Scientific Glassblowing at Notre Dame Supports Research, Discovery Across Many Fields

Author: Brandi Klingerman


Core facility makes one-of-a-kind glass instruments to meet research needs

Kiva Ford Glass 12Photo by Matt Cashore / University of Notre Dame

When thinking about scientific discoveries, many do not consider the devices or instruments it takes to complete the research. However, the University of Notre Dame’s Radiation Laboratory’s Scientific Glassblowing Shop (RLSG) offers a distinctive service that helps advance research in the areas of drug discovery, physics, and more. 

The Scientific Glassblowing Shop works with researchers in the design and fabrication of specialty scientific apparatus, as well as to repair or modify existing glassware for specific needs. Fully equipped to handle all kinds of glassware, the shop also has the capacity to fabricate quartz and borosilicate glassware. The RLSG serves the Notre Dame community, as well as other academic institutions and companies. 

Kiva Ford is the University’s resident scientific glassblower, as well as program manager of the RLSG. In discussing his work to support research at Notre Dame, Ford said, “In the shop I create glassware that requires quality control while using materials that are not always available through mass production. Sometimes products are used in conjunction with lasers or are as small as a millimeter in diameter, but each item is customized to meet a specific need.” 

Kiva Ford Rad Lab Workshop 07Photo by Matt Cashore / University of Notre Dame

Ford’s work is pivotal to many studies, including a research project with Randy Ruchti, professor of physics, and Barry Baumbaugh, professional specialist of high-energy physics. Ruchti and Baumbaugh came to the RLSG to discuss the creation of extremely small quartz detection tubes to be used for experiments at the CERN Large Hadron Collider, the world’s largest and most powerful particle accelerator. 

“When meeting with the Scientific Glassblowing Shop, we were not sure whether it was even possible to create what we were asking for and the time pressure for a proof-of-principle demonstration was one-week’s notice,” said Ruchti. “The detection elements produced by Ford in the shop were essential to our research, resulting in the bespoke quartz devices we needed.”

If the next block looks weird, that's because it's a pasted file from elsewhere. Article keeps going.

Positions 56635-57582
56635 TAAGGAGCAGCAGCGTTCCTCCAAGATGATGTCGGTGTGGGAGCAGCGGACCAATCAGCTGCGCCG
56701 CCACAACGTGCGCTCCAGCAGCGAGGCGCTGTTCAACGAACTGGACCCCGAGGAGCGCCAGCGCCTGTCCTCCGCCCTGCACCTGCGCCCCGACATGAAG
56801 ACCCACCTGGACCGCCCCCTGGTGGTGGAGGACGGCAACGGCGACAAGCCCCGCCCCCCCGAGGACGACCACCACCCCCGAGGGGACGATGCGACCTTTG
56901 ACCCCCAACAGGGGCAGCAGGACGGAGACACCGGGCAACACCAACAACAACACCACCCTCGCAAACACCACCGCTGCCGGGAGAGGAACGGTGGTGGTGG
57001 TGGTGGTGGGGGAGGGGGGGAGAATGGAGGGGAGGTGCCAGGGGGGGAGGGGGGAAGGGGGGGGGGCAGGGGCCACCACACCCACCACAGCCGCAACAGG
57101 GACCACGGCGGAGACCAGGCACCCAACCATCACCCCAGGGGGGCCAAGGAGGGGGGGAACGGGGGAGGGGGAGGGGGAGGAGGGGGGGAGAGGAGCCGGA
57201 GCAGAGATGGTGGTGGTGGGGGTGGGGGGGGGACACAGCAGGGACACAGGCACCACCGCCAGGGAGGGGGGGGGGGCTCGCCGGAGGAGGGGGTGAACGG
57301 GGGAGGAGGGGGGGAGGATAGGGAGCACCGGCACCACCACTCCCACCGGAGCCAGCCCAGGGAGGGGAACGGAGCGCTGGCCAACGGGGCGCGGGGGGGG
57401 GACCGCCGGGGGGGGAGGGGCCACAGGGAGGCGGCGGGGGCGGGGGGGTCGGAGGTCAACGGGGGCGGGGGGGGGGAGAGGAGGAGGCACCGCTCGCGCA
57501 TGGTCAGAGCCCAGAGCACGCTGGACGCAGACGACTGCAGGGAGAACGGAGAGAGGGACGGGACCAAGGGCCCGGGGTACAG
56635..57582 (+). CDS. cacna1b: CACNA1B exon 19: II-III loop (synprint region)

In this instance, the quartz capillary detection tubes were to be filled with a fluorescent (waveshifting) fluid and then sealed. To accommodate possible expansion and contraction of the fluid under temperature changes, a small expansion reservoir had to be blown into the capillary before liquid filling. The fluorescent light was to be detected from one end; this end had to be sealed with a ruby quartz filament and then optically polished at 90 degrees. The whole fabrication, liquid-filling, and final fusion sealing was the kind of project that could only be made by hand in a shop like the RLSG.  

Kiva Ford Rad Lab Workshop 01Photo by Matt Cashore / University of Notre Dame

“The Glassblowing Shop is one of several facilities that allows the Notre Dame Radiation Laboratory (NDRL) to enhance knowledge, understanding, and utilization of the effects of ionizing radiation on chemical systems,” said Ian Carmichael, director of the NDRL and professor of chemistry and biochemistry. “Our in-house expert scientific glassblowing capability enables design and construction of many key components that are crucial for successful experimentation.”

The RLSG is a part of the University’s Radiation Laboratory and is the only one of its kind in the region. The shop offers a multitude of services including grinding, drilling, glass to metal seal work, evacuating of glassware, and more, while Ford is also available for consultation on the construction, design, or application of custom glassware. 

The Notre Dame Radiation Laboratory is a Notre Dame Research Core Facility supported by the Division of Chemical Sciences within the Office of Basic Energy Sciences at the U.S. Department of Energy, through a cooperative agreement with the University of Notre Dame. To learn more about the Radiation Laboratory and the Scientific Glassblowing Shop, please click here.

The images seen in this story were also featured in the summer issue of ND Magazine. To see more photos, please click here.


Brandi Klingerman / Research Communications Specialist

Notre Dame Research / University of Notre Dame / 574.631.8183 / @UNDResearch

About Notre Dame Research:

The University of Notre Dame is a private research and teaching university inspired by its Catholic mission. Located in South Bend, Indiana, its researchers are advancing human understanding through research, scholarship, education, and creative endeavor in order to be a repository for knowledge and a powerful means for doing good in the world. For more information, please see or @UNDResearch.